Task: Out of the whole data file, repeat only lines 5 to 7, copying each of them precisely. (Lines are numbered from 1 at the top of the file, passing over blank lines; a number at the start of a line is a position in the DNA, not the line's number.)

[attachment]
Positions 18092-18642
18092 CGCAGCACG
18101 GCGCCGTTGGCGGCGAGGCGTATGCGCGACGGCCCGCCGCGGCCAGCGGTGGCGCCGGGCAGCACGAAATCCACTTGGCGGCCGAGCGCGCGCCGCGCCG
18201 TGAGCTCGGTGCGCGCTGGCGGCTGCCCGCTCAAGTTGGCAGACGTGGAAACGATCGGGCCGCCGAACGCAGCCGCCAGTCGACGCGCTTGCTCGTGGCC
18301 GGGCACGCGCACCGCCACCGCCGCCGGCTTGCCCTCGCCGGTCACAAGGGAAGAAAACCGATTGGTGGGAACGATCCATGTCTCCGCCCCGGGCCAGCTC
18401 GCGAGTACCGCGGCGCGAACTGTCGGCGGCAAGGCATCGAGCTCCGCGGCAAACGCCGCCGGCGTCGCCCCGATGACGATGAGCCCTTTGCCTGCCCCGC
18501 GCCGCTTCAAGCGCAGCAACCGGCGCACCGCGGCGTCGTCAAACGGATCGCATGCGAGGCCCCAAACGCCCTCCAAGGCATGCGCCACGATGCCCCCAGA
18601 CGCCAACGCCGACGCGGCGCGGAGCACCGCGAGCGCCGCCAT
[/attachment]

18301 GGGCACGCGCACCGCCACCGCCGCCGGCTTGCCCTCGCCGGTCACAAGGGAAGAAAACCGATTGGTGGGAACGATCCATGTCTCCGCCCCGGGCCAGCTC
18401 GCGAGTACCGCGGCGCGAACTGTCGGCGGCAAGGCATCGAGCTCCGCGGCAAACGCCGCCGGCGTCGCCCCGATGACGATGAGCCCTTTGCCTGCCCCGC
18501 GCCGCTTCAAGCGCAGCAACCGGCGCACCGCGGCGTCGTCAAACGGATCGCATGCGAGGCCCCAAACGCCCTCCAAGGCATGCGCCACGATGCCCCCAGA